Anyone crazy enough to deny that isn't smart enough to finish a screenplay.
 
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Unless you happen to be close friends with the director, there's not much point in you suggesting music. Frankly, they won't care what you think about that. And if you do happen to be close to them, the suggestion should come face-to-face, not in the script.
 
Only make song recommendations if they are essential to the plot (and even then avoid where possible).

I'm trying to think of a good example but the best I can come up with is Mr Blonde slicing off the ear in Reservoir Dogs. On that occasion something like 'a jaunty tune' might suffice, but you might also think about recommending a specific song.
 
Only make song recommendations if they are essential to the plot (and even then avoid where possible).

I'm trying to think of a good example but the best I can come up with is Mr Blonde slicing off the ear in Reservoir Dogs. On that occasion something like 'a jaunty tune' might suffice, but you might also think about recommending a specific song.
Sound advice, and completely applicable.

If the song has relevance, you don't just recommend it, you find a way to weave it into the scene without distracting from the read.

One up for the Clapper.

Want some hard-lined examples? Watch the first FINAL DESTINATION

Song Cue's and Lyrics = Death
 
Sound advice
No pun intended? Bah-dom-tshh!

Good point, Nick. I hadn't taken that rare instance into consideration. Sometimes, as Nick and Kholi have pointed out, the song is crucial to the story.

Off the top of my head, though, all I can think of, in these respects, are instances of "source music" -- that is, the music is being played by someone in the movie. I guess there are always exceptions, though.
 

directorik

IndieTalk's Resident Guru
It is not wise to use a finished films as an example. We do not
know know the legal history of how a specific song ended up in the
movie. Music in movies is essential - songs can make or break a
scene in a movie. The script is not the movie. The “Reservoir
Dogs” scenes is a perfect example. We cannot imagine that scene
without that song. However, if there was a different song during
that scene it would not change the plot.

The downside of only mentioning a song if it essential to the plot
is if that song is not available and it is essential to the plot
then the entire plot will not work without that song. Not a good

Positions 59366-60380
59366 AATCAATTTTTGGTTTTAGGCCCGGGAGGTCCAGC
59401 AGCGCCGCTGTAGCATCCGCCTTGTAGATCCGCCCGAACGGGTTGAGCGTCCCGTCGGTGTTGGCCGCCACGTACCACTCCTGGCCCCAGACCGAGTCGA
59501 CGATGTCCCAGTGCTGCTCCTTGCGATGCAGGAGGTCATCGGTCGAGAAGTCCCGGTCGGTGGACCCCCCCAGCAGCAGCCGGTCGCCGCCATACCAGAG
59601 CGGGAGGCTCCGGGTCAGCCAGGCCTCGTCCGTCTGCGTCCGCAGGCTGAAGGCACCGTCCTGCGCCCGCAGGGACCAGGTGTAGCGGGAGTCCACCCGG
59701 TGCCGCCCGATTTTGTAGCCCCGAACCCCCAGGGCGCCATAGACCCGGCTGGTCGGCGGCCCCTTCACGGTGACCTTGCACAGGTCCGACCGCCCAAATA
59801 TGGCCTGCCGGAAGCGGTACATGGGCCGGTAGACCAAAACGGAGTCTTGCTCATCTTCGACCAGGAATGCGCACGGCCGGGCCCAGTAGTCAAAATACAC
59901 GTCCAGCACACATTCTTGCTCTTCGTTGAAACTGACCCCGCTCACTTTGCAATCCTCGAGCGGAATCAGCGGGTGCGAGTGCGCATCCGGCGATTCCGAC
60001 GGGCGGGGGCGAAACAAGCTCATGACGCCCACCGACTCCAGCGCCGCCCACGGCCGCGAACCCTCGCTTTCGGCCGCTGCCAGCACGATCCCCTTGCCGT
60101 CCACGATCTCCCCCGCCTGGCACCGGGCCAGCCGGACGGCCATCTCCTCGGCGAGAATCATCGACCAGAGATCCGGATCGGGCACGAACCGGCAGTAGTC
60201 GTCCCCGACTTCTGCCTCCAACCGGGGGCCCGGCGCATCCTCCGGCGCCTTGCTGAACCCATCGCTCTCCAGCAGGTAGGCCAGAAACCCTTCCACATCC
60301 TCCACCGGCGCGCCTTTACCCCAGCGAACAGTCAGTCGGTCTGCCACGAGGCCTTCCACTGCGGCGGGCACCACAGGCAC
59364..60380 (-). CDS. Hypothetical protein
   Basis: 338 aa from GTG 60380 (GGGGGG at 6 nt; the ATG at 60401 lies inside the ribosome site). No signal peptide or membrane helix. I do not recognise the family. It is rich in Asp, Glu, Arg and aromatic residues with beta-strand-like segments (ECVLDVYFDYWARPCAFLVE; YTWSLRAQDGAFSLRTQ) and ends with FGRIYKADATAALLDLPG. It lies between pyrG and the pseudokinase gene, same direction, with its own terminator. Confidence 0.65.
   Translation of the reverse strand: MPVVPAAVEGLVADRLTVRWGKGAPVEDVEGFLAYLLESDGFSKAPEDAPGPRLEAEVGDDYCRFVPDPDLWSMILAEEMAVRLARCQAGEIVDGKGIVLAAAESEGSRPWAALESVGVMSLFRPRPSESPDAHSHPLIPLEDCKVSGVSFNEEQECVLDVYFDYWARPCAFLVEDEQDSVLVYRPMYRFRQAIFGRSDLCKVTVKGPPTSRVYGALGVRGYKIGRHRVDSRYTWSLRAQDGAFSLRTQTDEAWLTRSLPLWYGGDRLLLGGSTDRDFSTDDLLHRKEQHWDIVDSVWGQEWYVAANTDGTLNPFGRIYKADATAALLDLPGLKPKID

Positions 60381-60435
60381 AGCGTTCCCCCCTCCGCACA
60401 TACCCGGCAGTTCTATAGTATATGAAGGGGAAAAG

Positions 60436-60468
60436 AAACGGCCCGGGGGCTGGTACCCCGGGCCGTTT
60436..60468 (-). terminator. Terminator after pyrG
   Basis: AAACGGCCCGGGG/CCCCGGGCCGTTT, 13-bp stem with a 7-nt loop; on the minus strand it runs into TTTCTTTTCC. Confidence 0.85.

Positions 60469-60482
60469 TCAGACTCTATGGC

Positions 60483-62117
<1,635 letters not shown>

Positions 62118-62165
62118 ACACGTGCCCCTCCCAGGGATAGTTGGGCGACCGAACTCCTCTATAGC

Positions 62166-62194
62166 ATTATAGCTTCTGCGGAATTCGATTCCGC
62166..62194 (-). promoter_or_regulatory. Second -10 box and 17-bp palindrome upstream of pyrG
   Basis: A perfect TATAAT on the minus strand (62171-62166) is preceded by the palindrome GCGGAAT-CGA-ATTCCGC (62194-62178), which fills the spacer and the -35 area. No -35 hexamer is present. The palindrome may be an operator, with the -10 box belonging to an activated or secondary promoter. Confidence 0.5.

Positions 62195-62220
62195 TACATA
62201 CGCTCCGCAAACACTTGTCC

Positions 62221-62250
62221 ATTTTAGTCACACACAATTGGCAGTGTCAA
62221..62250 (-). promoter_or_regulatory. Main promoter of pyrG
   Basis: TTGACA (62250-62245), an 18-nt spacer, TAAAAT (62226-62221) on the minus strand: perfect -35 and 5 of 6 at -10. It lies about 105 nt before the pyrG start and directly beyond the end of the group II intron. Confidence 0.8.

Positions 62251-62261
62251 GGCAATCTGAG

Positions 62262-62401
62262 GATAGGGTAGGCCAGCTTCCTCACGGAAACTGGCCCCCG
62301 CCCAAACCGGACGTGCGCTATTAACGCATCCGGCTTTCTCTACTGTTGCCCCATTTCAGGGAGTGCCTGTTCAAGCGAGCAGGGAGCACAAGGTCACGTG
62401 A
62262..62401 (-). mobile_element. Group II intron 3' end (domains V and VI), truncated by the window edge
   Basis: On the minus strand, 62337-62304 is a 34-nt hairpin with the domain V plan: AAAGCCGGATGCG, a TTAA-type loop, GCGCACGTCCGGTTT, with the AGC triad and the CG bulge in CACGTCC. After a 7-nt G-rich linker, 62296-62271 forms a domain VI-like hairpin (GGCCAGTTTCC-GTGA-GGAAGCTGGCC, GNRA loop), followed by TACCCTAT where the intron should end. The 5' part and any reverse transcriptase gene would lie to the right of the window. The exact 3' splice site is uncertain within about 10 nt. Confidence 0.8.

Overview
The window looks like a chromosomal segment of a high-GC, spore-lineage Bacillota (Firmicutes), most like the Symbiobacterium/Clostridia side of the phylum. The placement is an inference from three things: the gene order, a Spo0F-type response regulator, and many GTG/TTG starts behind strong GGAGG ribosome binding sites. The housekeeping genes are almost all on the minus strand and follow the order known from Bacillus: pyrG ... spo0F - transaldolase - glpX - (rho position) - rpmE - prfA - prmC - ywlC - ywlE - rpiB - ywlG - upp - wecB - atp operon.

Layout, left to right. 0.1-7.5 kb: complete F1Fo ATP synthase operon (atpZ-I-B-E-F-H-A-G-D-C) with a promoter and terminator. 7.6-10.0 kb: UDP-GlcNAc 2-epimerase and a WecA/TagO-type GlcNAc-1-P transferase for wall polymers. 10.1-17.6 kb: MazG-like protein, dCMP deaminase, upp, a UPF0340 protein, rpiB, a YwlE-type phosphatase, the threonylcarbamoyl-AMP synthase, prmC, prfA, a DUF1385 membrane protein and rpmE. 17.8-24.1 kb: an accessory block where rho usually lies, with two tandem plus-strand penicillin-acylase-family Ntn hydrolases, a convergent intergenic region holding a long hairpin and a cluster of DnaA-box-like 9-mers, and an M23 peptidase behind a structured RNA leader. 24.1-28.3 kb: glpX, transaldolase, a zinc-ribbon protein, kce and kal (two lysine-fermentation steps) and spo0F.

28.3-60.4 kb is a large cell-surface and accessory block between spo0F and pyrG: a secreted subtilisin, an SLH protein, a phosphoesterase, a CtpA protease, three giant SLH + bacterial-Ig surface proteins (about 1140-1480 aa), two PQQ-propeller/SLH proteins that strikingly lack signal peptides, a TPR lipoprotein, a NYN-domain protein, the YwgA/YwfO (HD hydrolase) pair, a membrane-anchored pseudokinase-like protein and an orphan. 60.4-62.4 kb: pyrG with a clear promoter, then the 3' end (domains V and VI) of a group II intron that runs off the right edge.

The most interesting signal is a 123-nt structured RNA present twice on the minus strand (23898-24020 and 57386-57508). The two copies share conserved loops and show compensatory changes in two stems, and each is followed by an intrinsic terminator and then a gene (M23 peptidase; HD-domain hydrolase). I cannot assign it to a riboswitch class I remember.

place to be as a writer.

Maybe I will be lucky enough to deal with people who will let me make a case...is that reasonable?
Very reasonable. If your script is excellent and the producer likes
you as a person as much as as a writer, you may be asked to do
rewrites and at that point you can make music suggestions.
 
\
The downside of only mentioning a song if it essential to the plot
is if that song is not available and it is essential to the plot
then the entire plot will not work without that song. Not a good
place to be as a writer.

.
Hope this doesn't come off the wrong way (most of my posts do, I'm noticing):

This is true for a lot of major devices in a script: a building, a plane, even an expensive prop. A writer should probably recognize that some things may be out of the range for the production, but allowing the "possibility" of something being unavailable to hinder you in writing stages is a pretty easy way to kill the process of actually just writing a detailed script. To me, this goes triple if you just want to be a writer, and not a producer or a director, etc. At that point, you should be doing whatever you want within the bounds of acceptable.

A moment where a giant robot appears for five seconds could be as expensive as the rights to a song, is what I mean to say.

Of course, that's just how I see it, anyway.
 

directorik

IndieTalk's Resident Guru
If you are writing a script about a giant robot and that is the
plot then you will need to sell the script to a studio that can
afford to make a giant robot movie. A song is different. It is
not about the cost at all. Some songs just might not be available
for a movie. That is the right and privilege of the copyright
holder, and that is what I am talking about.

I am in no way suggesting this is a “no-no” - I never do. I am
pointing out the downside to a decision a writer may make. The
more knowledgeable a writer is about the business of film making
the better. A writer should write in the song or songs they want
into their script. Do so knowing the realities of the business.
 
One of the greatest spec scripts of all that became an even better film is BUTCH CASSIDY AND THE SUNDANCE KID, written by two time Oscar winner William Goldman. Here's how he wrote the music cue for the iconic bike scene with Burt Bacarach's "Raindrops Keep Fallin' on my head". Here:

There are going to be three of them before the film is over. This, the first, is a song sung by male voices, and the feel of it is terribly contemporary, because in fact, the sound of the songs of this period are shockingly close in feel to the popular music of today.

What we hear will not be song like "Bicycle Built for Two. The song will be poignant and pretty as hell and, like the songs, for example, in "The Graduate", they will make an emotional comment on the scene, not a literal one; they will have an emotional connection with the scene, not a literal one.


Not saying this is what you should or shoudn't do, just interesting to see how an A lister did it.